Astoria’s Greek population welcomes government turnover

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Astoria’s Greek population was optimistic Monday after news that George Papandreou would resign as prime minister and a unity government would run Greece until early elections could be held, viewing the decision as a step toward ending the debt crisis that has gripped the country since 2009.

“I think there’s going to be stability,” said 73-year-old Astoria resident Dimitrios Psomostithis.

European countries as well as immigrants in New York have been following the fortunes of Greece, which has been in the midst of a debt crisis since late 2009. The country has received two bailouts from the European Union in exchange for increasing taxes and imposing cuts on its large public workforce, but has missed targets in paying off its debts, The New York Times reported Monday.

After surviving a confidence vote Friday, Papandreou, of the Socialist Party, reached a compromise with Antonis Samaris of the New Democracy Party to form a transitional administration with elections to be held soon after, the Times reported. Papandrerou, who has been prime minister since November 2009, agreed to step down after the process is complete.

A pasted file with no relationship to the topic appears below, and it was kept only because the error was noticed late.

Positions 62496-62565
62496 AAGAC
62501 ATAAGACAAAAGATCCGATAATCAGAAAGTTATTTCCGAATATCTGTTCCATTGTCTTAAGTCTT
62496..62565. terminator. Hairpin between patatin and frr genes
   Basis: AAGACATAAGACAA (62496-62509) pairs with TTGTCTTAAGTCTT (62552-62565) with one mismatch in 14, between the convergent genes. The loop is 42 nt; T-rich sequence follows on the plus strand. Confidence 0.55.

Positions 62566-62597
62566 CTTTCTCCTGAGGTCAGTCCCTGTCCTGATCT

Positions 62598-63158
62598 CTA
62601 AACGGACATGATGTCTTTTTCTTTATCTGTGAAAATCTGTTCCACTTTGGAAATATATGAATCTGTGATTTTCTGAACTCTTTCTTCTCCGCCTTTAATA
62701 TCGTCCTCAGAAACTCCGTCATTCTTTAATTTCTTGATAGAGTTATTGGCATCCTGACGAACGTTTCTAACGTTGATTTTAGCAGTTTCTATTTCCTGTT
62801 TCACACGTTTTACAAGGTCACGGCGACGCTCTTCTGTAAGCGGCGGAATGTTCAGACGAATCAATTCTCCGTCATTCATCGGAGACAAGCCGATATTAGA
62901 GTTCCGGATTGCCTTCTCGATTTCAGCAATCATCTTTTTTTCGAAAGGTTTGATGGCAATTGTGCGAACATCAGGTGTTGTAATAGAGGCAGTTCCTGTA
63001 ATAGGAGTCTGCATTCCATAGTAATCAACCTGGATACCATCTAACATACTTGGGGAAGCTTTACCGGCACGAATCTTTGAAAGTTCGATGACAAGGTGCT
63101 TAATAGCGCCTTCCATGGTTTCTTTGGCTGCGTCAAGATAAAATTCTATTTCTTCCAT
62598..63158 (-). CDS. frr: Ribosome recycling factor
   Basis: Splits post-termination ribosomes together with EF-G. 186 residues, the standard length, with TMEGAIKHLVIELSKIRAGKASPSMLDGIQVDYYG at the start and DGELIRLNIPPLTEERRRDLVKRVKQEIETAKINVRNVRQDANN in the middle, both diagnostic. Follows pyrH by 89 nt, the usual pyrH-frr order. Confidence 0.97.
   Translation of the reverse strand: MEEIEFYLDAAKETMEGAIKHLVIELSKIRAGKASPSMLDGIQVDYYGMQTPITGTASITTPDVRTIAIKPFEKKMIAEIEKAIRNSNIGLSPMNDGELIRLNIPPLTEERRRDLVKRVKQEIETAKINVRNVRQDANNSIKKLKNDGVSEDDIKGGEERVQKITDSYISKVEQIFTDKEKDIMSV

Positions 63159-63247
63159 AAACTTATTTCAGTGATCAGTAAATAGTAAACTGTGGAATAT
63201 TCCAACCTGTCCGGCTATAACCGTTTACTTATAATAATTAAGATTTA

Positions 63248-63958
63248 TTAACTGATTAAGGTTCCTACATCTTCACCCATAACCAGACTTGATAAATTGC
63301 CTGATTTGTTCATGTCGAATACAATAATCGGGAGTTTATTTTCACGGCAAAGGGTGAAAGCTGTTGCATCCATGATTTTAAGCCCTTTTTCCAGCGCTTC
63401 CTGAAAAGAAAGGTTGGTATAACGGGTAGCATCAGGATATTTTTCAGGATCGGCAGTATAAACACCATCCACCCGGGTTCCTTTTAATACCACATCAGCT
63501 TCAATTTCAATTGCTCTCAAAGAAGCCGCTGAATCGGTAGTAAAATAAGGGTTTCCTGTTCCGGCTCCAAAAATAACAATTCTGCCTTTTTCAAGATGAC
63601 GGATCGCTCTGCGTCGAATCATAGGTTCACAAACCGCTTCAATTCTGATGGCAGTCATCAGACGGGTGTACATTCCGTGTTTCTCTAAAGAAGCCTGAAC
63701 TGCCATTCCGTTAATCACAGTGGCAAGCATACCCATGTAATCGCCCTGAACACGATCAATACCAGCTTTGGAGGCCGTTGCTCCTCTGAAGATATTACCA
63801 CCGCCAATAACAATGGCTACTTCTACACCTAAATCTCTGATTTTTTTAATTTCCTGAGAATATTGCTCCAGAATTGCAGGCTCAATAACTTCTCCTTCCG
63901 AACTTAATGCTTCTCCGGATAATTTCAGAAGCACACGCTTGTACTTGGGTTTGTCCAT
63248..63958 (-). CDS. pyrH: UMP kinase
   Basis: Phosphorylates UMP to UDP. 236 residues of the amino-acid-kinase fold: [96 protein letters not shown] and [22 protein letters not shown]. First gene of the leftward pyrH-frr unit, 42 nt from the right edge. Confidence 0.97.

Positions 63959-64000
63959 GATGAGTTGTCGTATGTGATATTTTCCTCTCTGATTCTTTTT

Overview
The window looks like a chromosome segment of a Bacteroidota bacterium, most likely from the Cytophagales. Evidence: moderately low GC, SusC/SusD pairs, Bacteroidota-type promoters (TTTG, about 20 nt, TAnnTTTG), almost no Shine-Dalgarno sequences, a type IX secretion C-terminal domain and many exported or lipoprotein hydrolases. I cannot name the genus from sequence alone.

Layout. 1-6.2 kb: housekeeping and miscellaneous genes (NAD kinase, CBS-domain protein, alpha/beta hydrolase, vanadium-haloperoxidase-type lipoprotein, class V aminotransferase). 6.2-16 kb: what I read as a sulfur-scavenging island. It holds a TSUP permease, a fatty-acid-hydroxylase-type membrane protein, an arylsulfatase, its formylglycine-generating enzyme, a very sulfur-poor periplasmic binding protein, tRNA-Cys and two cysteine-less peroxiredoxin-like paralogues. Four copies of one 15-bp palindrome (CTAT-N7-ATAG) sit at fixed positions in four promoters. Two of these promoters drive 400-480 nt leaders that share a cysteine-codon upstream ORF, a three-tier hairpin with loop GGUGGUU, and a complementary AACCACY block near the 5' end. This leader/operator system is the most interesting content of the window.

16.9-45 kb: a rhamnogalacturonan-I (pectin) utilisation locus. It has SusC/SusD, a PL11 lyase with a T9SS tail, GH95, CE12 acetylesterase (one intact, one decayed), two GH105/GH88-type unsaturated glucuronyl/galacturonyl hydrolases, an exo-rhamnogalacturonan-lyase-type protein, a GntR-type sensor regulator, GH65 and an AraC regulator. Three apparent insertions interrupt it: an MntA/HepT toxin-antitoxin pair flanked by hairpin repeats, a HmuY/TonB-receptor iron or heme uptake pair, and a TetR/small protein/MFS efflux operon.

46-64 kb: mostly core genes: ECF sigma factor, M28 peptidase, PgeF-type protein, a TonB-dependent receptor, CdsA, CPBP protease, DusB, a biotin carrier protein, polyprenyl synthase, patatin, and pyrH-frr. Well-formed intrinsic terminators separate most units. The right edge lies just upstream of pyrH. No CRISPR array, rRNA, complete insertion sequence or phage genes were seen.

“Hopefully, things are going to change in the next few years,” said Chris Lampropoulos, 40, an Astoria resident who works in construction.

Takis Vassos, 57, who works for Pegasus Travel, at 22-08 35th St. in Astoria, was confident they would. He said the past government “failed completely” and he expected the New Democracy Party to win in the upcoming elections.

“The most important thing is Greece is not going to fail,” Vassos said. “It’s not going to go bankrupt.”

While the austerity measures have produced protests in Greece, Vassos said they must be carried out and the people of Greece must learn to pay taxes.

“The layoffs must be done,” he said. “The federal employees are too many.”

Psomostithis said he also believed the younger generation needed to get used to working hard and paying taxes, and that the economic recovery would not come easy.

“To fix it, it’s going to take a few years,” he said.

But both Psomotithis and Vassos said that though the country had economic problems, other European nations like Italy and Portugal face greater financial problems. Psomostithis said Europe’s member nations need to work together as a strong unit to weather the economic crisis.

“Everybody lately points at Greece,” Vassos said. “In the meantime, all the European countries are in trouble. The United States is in trouble economical­ly.”

Koula Moschokarfis, 59, who works at Thessaloniki Jewelry, at 31-32 Ditmars Blvd. in Astoria, said she was worried for her country but had hope that the next leader would be better than Papandreou.

“What happened, all these things, it’s not good,” Moschokarfis said. “But I believe it’s going to be OK in the end.”

Reach reporter Rebecca Henely by e-mail at or by phone at 718-260-4564.

Posted 10:51 pm, November 9, 2011
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